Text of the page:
The last thing is to use all the resources this institution has to help everyone launch their career when they have represented this institution, when they leave this institution, so they can be most successful in their life because of their association with this university and the people that have made this university great. That's what we want to try to accomplish as a football coach here.
Now, expectations. I know there's tremendous expectations here for what you would like to accomplish with this football program. I can tell you that however you feel about it, I have even higher expectations for what we want to accomplish. I want to win every game we play. I've never gone out to play a game, we've never gone out to play a game, where we didn't want to win and it wasn't important to win and we didn't focus on winning, put all our energy into winning. I think it's more important that you're able to take your expectations and bridge them into the process of what it takes to be successful.
I want to use this as an example. We win the national championship at LSU in 2003, the players developed the goals for the team. I thought it was interesting that that was the first time that I ever coached that didn't have a goal that was result-oriented, like go to a New Year's Day Bowl game, win the SEC championship, some goal that was result-oriented. But this team, the five goals they had, had nothing to do with winning a game, didn't say anything about results.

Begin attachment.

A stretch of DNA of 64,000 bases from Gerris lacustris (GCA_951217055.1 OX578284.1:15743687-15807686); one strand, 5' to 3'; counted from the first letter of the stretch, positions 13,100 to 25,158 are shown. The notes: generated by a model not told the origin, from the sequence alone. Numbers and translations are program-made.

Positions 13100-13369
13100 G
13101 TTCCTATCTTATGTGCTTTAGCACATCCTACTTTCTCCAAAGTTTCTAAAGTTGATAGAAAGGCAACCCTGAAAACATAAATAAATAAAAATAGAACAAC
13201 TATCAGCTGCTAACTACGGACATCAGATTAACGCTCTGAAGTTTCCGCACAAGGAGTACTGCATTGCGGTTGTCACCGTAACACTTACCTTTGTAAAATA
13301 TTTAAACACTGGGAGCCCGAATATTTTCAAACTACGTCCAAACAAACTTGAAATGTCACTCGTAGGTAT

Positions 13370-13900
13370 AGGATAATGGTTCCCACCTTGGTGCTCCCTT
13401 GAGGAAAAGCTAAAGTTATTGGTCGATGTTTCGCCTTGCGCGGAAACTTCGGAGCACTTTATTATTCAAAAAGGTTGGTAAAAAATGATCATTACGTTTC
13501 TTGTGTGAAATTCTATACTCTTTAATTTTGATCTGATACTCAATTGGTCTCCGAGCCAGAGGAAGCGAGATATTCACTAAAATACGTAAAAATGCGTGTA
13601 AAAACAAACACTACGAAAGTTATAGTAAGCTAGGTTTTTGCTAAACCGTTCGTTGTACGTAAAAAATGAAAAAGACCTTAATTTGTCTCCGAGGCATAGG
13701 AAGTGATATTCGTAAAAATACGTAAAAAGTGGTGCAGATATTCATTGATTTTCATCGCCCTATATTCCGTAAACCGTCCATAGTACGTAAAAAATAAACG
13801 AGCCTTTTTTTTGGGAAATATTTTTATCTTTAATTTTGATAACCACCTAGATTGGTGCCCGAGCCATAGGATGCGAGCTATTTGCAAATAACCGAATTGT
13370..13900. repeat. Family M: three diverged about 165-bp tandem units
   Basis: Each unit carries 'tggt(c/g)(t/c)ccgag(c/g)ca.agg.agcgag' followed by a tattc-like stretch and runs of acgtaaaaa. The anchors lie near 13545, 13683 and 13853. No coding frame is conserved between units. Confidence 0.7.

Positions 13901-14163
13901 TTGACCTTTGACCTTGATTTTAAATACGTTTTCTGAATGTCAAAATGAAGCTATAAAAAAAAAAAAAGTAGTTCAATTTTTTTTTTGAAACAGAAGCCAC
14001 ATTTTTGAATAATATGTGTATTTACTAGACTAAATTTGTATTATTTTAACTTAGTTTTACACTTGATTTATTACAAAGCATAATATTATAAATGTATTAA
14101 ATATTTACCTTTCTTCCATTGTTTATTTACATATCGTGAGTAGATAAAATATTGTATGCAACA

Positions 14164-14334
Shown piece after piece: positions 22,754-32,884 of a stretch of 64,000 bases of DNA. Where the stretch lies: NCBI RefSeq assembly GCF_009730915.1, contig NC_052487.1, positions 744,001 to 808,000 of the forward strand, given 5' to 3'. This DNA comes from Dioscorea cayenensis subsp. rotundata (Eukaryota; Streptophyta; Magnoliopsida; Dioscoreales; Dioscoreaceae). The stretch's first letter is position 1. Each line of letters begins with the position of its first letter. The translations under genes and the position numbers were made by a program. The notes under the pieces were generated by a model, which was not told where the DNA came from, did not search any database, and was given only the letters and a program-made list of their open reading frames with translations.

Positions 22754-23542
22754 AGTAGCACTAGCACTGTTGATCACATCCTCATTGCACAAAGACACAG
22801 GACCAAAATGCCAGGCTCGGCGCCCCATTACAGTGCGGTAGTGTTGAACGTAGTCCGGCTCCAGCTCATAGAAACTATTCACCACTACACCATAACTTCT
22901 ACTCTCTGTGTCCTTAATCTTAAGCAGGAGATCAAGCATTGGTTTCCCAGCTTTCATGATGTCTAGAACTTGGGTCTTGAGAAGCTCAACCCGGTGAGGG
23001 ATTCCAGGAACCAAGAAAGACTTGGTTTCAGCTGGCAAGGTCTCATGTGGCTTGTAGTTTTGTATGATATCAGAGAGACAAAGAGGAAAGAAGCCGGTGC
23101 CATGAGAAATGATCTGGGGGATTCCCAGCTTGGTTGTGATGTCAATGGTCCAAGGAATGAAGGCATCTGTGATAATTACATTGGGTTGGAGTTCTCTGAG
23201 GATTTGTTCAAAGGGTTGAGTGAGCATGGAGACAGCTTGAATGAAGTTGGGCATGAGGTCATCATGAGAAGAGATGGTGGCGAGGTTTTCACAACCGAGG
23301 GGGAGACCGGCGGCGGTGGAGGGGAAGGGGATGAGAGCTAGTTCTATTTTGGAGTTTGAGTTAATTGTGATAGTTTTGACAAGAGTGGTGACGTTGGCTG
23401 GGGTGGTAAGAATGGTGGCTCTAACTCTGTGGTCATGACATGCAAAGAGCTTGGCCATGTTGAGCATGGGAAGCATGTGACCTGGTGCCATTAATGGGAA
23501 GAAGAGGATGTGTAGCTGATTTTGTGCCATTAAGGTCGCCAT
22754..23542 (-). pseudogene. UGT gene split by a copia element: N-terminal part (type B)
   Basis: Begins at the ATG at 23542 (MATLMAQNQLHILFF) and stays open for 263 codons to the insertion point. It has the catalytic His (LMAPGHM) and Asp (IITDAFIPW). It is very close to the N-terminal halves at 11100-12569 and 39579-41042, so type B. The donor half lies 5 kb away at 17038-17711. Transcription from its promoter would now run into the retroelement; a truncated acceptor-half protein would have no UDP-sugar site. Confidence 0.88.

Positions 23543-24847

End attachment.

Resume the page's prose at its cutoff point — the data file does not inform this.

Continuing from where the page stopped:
The first one was to be a team. Together everybody can accomplish more. When I speak to you as fans, boosters, people who love this program, you're a part of that team, too. Together we can accomplish more.
It takes trust, respect for each other in what everyone's role is, what they need to do. That's the first thing that's important, is for us to work together, use all the resources we have to make this everything that it's capable of being.
The second thing was, work every day to dominate your opponent. You know, we have an opponent in this state that we work every day, 365 days a year, to dominate. That's our goal. That's what you get up every day to do, to dominate the people that you have to compete against and play against.
Everyone needs to be responsible for their own self-determination. We don't want to point any fingers in any direction other than what we control what we can do. I would like for everybody that's associated with this team to do the same thing: be responsible for what your role is and what you need to do. Be positive to affect the team and your teammates. This is a team's goal. I'm trying to relate them a little bit to the whole big picture of what we're talking about here. Positively affect your teammates every day in the choices and decisions that you make.